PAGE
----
By Bob Ferguson
Chairman, GM Foundation
Vice President, Global Public Policy
One of the most rewarding aspects of my job is serving as Chairman of the GM Foundation. Who wouldn’t feel good about giving money away to good causes?
But, my sense of pride in working for GM really starts when I see how my colleagues from cube to assembly line respond when tragedy strikes. The same passion and sense of purpose GM men and women bring to designing, building and selling great cars is applied to helping out our neighbors who are hurting.
With a network of plants, dealers and suppliers, GM has a presence throughout the country. As violent weather has cut a deadly path through the Midwest and Southeast, the Foundation has had, unfortunately, a very busy spring. So far this year, the Foundation and GM have donated nearly $1 million dollars to relief efforts, which includes contributions to the Red Cross, its disaster relief fund and over a dozen trucks and vans to move supplies and recovery personnel.
What is more difficult to measure is the response of GM employees who take seriously their responsibility within the community. When disaster strikes, their request to volunteer is immediate. From Joplin, Missouri, to Tuscaloosa, Alabama, our employees’ efforts take many forms from purchasing and distributing critical supplies, to logistics planning that moves vehicles to disaster zones, and to organizing donation collections. I am proud of every one of them.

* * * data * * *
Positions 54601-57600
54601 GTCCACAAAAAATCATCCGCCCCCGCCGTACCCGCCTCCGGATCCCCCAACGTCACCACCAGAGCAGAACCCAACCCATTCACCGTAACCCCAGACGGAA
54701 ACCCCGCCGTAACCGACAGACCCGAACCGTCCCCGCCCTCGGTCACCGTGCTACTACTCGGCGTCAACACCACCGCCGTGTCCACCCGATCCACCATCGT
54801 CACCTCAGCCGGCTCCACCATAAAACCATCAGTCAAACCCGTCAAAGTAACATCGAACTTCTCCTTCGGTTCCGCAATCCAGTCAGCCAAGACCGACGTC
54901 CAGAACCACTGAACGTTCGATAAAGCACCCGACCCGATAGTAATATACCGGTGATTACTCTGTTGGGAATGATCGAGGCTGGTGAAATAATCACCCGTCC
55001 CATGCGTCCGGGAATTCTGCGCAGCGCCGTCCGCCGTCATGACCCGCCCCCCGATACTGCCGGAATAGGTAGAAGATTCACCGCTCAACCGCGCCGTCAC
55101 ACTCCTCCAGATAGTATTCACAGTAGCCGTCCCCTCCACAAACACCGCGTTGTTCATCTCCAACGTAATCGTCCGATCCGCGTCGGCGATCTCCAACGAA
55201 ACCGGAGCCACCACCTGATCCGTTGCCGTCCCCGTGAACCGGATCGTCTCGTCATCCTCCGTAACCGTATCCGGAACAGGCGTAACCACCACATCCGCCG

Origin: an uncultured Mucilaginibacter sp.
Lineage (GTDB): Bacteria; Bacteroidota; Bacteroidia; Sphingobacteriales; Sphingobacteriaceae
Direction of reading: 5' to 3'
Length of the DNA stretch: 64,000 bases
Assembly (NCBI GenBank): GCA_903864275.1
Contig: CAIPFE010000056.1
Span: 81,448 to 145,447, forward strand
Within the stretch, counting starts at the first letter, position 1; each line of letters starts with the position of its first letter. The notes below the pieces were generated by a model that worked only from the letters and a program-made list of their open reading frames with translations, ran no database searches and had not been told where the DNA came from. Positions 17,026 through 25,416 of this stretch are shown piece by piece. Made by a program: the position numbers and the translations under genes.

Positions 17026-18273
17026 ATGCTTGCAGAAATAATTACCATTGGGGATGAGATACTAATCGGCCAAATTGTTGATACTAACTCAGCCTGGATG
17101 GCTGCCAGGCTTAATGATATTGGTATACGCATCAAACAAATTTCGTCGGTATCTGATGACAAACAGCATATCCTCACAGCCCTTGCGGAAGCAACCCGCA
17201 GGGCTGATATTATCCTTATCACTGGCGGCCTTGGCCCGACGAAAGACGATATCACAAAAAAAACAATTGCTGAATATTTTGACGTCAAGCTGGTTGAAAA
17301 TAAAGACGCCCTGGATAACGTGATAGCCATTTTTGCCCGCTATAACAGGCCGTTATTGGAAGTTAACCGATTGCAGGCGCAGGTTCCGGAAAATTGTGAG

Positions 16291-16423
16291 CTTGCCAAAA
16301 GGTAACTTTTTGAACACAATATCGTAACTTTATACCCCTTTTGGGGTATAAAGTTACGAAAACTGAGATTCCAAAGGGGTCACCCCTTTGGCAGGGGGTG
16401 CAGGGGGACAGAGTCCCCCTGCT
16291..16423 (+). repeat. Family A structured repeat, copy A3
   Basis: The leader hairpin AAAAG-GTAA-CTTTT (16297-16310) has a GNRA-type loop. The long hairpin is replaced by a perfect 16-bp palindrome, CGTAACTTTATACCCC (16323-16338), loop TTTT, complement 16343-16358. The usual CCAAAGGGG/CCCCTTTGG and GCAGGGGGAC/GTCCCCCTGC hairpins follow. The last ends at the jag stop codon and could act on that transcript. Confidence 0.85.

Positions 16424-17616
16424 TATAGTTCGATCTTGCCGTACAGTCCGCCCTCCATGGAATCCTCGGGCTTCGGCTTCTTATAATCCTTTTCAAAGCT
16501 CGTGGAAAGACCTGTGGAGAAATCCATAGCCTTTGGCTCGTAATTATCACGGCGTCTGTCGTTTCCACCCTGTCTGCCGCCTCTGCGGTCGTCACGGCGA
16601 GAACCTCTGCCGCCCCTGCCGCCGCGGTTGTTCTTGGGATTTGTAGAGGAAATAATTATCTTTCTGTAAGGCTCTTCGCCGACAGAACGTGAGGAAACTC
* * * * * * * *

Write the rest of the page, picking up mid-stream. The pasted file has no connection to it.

I understand that compared to the scale of loss suffered by many, our contribution of money and vehicles plays a small part. But, what I do hope is that the spirit of our employees sends a message to storm victims who are experiencing their darkest hour: That they are not alone, that GM is part of one, greater community and that we’ll always be there to help. And, perhaps more importantly—considering what our company has been through—things can and will get better.